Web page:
A number of years ago I sat in a missions class watching an animated video of jumbo jets plunging into the ground one after another while a voiceover told me, “Every year, such-and-such number of people die without ever hearing about Christ, which is the equivalent of so many jumbo jets full of passengers crashing each day, killing everyone aboard.” I forget what the exact numbers were that the narrator told us, but it was quite large. The point of the video was to drive home the gravity of the need to urgently send out missionaries to those who had never heard of Christ. The planes crashing were to help us get our mind around a very large number and to be a motivator to go be missionaries.
While the video was helpful on an informational level, as a motivational tool it came up a bit short. The instructors of the class did not intend this point alone to be the sole motivator for someone to become a missionary but it is very possible to let the needs of the lost and the urgency of the task to be primary motivating factors in going to the mission field. Feeling compassion for “all those people” dying without Christ can be a good prod in the directions of missionary service but it can’t get you all the way to the mission field. Or, even if compassion for the lost does somehow manage to get you to the mission field, you are not going to last long if it is your primary motivation for being there. The fields may be ripe unto harvest but that does not mean that people who have not heard of Christ are just standing around eagerly waiting for the Gospel messenger. Even after you’ve done your language and culture study, community relations, and shared the Gospel in various and diverse ways, many people will still not be interested. Some will be outright hostile. Some will be kind, but suggest that you do something more productive like teaching English. The point is, keeping images of crashing jumbo jets ever before you is not going to help you keep going on the mission field for very long.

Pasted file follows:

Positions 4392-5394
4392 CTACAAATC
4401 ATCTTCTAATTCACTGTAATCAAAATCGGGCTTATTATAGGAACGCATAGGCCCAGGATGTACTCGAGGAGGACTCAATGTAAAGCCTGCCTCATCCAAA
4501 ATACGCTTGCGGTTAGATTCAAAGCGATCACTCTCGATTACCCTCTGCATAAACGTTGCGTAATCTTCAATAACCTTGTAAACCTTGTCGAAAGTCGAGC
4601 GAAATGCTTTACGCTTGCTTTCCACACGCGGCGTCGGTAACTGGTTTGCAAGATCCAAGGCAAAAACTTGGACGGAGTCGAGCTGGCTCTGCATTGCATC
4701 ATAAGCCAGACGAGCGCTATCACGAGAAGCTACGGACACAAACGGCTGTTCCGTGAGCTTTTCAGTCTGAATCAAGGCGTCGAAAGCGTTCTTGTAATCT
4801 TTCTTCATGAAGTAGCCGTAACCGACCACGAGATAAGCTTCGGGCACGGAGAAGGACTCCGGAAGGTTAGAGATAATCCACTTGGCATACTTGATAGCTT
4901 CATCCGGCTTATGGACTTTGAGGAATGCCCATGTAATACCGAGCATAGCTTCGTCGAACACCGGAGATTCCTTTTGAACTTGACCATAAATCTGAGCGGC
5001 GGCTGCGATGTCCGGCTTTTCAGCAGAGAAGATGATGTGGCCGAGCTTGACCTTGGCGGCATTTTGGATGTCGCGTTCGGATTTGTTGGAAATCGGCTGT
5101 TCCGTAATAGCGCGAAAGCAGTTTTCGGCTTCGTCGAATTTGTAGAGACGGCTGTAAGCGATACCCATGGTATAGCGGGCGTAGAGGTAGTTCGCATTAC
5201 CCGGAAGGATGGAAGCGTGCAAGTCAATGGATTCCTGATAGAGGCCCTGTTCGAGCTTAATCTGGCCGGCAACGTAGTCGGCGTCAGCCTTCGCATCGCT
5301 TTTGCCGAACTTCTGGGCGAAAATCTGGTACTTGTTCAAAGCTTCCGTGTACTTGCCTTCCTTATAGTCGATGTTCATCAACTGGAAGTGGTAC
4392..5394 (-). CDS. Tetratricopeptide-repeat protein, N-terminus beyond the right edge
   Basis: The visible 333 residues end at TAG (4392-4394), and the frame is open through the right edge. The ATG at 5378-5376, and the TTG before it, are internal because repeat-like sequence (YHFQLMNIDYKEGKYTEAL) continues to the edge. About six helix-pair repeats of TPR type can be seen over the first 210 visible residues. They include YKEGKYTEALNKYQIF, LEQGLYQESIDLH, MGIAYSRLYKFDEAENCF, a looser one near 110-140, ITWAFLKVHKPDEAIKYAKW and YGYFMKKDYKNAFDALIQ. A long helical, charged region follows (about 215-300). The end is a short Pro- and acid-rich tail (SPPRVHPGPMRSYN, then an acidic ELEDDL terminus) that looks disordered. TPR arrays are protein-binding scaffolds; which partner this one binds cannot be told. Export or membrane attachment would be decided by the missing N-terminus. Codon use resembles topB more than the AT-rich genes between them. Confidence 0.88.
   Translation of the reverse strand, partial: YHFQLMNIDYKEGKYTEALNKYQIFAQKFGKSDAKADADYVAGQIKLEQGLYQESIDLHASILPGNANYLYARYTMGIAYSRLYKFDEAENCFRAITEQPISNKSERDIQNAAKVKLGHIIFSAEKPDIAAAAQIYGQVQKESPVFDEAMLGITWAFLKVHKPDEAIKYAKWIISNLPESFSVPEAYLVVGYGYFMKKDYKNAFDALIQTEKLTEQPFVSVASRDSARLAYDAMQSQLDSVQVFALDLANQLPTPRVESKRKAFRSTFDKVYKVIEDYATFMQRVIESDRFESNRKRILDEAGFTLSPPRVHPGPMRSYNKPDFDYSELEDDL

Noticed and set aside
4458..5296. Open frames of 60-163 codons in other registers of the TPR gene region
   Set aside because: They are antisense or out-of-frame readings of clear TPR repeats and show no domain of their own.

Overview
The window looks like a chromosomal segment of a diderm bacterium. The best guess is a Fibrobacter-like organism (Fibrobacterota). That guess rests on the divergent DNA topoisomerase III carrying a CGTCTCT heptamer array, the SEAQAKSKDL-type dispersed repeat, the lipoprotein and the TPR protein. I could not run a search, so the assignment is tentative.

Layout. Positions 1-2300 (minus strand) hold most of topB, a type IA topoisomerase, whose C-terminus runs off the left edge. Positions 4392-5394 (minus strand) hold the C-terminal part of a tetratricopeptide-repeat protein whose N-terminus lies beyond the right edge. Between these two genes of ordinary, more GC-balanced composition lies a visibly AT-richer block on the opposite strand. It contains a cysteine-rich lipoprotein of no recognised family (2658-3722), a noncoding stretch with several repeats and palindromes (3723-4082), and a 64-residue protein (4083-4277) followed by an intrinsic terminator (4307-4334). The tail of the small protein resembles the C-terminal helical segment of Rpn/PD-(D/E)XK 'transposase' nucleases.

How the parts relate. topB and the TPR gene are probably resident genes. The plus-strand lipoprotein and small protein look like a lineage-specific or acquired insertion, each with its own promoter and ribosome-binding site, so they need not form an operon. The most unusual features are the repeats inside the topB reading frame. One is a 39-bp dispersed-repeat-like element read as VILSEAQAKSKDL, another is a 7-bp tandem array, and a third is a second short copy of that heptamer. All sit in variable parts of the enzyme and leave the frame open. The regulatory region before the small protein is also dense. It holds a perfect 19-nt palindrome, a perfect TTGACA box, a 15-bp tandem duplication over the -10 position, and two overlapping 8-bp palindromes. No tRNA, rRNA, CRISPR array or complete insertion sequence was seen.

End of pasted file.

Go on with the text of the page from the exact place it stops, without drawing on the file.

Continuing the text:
The apostle Paul is often looked to as a great missionary role model to be emulated, and since a number of his letters are divinely inspired Scripture, it is worth taking a look at what motivated Paul’s missionary labors and kept him going during the tough times (which was most of the time). First, Paul was sure that God had called him. “Paul, a servant of Christ Jesus, called to be an apostle, set apart for the Gospel of God,” (Romans 1:1). Paul’s missionary labors were for God, and in obedience to God, and not in response to the needs of the mission field. Because of God’s grace to him, and because of God’s call upon his life, Paul felt an obligation to God to proclaim the Gospel. His commitment was to God, not to a specific people group. In his commentary on Romans, Geoffrey Wilson makes the following comment on Romans 9:14
“V14: I am debtor both to Greeks and to Barbarians, both to the wise and the foolish.
...Since Paul’s unremitting labours were not inspired by those to whom he was sent, but by his abiding sense of the divine obligation which rested upon him, he was not deterred by the unfavorable response his message so often excited. For he knew that all men everywhere needed the gospel, and the solemn fact that they do not by nature desire it had no bearing on his responsibility to make full proof of his ministry [1 Cor 9:16]” (Wilson, Geoffrey B., Romans, A Digest of Reformed Comment, The Banner of Truth Trust, Edinburgh, 1976, p.23)